Money today is not a store of wealth, it is an indicator of debt. You don't believe me? Go and borrow £1000 from a bank, that bank will create £1000 of debt which you now owe. This scheme is just about OK when the going is good, but sooner or later the party will come to an end.

        2. Fred Daggy Bronze badge
          Devil

          Actually, many countries now place limits on the amount of cash in a single transaction. And contractual terms can override the presumption that cash can be used to settle debts. (Depending upon where you are, of course). If the contract is silent on the matter, then, cash is king.

  2. Anonymous Coward
    Anonymous Coward

    straight to the point

    "India's enormous population means a crypto ban would deprive blockheads of a colossal market, and also dent the nation's cherished startup and fintech communities."

    Yep, and also deprive said market of the most colossal of scams since Madoff's ...

    Which is, I think, the whole point ...

  3. wolfetone Silver badge

    Crypto is fine if you treat it as a method of payment.

    It's when people start thinking it's an investment, that's when it becomes problematic.

    1. Pascal Monett Silver badge

      Crypto is not fine.

      Exchanges are regularly folding and "clients" lose everything, while somebody makes off with the money.

      The only way crypto will be fine is if it is handled by companies that have banking charters and the obligation to support the accounts of their clients - in which case, I ask : what's the point ?

      Every country already has its currency that people use credit/debit cards/smartphones for without practically touching any coin (except the USA, but they obviously have a very shitty banking system, on top of their very shitty Internet network and their even more shitty telephone system).

      Crypto is useless. Improve your banking system and the problem is solved.

      1. Gob Smacked

        "Crypto is not fine. Exchanges are regularly folding and "clients" lose everything, while somebody makes off with the money."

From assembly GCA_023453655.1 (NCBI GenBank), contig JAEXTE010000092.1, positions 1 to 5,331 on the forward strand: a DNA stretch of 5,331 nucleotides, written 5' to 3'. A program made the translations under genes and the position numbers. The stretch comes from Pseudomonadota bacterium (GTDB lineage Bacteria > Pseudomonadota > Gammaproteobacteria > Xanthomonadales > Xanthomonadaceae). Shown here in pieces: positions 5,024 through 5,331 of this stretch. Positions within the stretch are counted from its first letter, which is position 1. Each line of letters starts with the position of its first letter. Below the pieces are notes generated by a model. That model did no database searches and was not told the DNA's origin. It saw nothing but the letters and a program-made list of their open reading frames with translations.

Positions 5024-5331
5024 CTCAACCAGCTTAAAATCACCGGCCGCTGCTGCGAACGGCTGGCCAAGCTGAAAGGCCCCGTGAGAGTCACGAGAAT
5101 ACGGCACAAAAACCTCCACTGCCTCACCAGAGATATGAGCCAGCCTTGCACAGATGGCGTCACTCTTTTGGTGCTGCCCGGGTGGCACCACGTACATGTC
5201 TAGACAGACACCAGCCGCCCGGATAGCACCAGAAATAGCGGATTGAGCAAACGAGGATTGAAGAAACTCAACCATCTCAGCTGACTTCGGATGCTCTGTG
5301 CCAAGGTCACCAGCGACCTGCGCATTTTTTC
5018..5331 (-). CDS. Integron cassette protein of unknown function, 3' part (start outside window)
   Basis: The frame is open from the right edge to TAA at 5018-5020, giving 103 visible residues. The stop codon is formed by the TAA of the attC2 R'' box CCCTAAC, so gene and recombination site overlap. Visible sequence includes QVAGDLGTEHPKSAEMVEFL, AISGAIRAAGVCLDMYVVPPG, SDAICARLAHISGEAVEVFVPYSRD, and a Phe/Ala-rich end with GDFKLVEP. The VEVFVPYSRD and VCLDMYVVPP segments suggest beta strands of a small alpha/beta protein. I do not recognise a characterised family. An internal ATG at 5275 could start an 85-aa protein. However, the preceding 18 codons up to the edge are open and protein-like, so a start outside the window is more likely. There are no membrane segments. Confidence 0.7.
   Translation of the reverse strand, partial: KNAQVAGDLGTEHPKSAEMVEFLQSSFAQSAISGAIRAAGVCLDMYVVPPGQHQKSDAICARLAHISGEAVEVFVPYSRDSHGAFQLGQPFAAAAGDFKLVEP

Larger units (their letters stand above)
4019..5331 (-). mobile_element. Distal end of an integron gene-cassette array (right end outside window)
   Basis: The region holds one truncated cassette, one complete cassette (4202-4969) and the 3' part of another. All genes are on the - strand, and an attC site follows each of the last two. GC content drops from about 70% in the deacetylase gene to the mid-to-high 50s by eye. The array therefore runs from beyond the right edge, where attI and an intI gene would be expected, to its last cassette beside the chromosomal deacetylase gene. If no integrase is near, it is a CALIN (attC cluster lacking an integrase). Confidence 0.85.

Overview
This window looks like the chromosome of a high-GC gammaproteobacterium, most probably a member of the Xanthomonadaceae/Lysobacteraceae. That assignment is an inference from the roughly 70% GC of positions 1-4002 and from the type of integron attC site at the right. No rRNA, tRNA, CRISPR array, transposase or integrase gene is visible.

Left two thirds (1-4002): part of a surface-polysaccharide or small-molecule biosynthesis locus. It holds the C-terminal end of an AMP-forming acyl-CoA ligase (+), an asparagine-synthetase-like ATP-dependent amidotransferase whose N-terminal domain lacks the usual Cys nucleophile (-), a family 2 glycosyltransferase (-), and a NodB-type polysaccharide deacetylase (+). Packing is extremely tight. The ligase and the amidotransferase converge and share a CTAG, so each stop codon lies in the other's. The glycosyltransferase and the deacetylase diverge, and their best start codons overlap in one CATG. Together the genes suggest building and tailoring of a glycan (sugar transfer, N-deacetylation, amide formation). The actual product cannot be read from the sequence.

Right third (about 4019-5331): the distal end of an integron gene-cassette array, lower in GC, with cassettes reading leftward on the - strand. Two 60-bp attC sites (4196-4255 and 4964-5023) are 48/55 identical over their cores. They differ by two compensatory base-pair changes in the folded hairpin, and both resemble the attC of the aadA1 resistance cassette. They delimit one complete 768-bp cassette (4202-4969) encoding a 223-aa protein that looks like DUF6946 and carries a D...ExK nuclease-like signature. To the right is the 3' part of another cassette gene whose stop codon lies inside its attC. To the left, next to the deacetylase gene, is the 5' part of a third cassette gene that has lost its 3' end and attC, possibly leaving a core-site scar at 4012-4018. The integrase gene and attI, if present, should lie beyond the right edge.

That's just dumb asses sending their good money to some unregulated party hoping to get rich quick.

        Can't have sympathy for that.

        It's about regulation trailing far behind the new fangled money and needs to get itself up to date. There are always fools that just have dollar signs in their eyes and need some protection.

      2. katrinab Silver badge

        I don't think Americans get this, but I can use my bank's mobile app to send money to anyone in the UK. It costs me nothing to do it, and they get the money in about 3 seconds.

  4. DenTheMan

    It is no use as a payment if you have to invest to pay.

    If there were no banks then crypto would be a godsend.

    However, as is, it is as dangerous as global warming.

    And, ignoring the hard right on the make, the science on that was settled 30++++ years ago.

    1. LybsterRoy Bronze badge

      Re: It is no use as a payment if you have to invest to pay.

      If its science it isn't settled.

      That tends to be one of sciences defining attributes.

      Science also tends not to make predictions several hundred years into the future so it can't be tested. That's called fortune telling.

      Is it really 30 years since the hockey stick lies?

  5. Mad Dave

    >"The value of fiat currencies is anchored by monetary policy and their status as legal tender"

    So, nothing?

    >"the value of cryptocurrencies rests solely on the speculations and expectations of high returns"

    Really? So who is giving away all these free cryptocurrencies? Last time I chekced, the cost of the hardware and of the electricity required to produce them wasn't free, and it is from this that their cost, and value, derives.

    1. katrinab Silver badge
      Megaphone

      You may look at Boris Johnson, or Donald Trump, or Joe Biden, or whoever and think they are totally useless. I get that. But a government guarantee, even from an extremely untrustworthy political leader is actually worth a lot.

      1. Mad Dave

        Thing is, the government makes no guarantee of the value of it's own currency either.

        The value of my BTC is backed by the fact that if someone else wants to get some, they can either spend thousands of pounds on mining equipment, or they can buy BTC from someone else. i.e the financial barrier, which derives from the scarcity of BTC, provides security for the value of BTC.

        Unlike GBP, there is a limit to the number of BTC which can ever be in existence. The government wants more GBP? Just print some! Oh dear! What do you mean my currency has been devalued?

        Can't happen to BTC.

        What's that? The governments new digital cryptocurrency wallet has refused your transaction because you hold the wrong political opinion?

        Can't happen to BTC.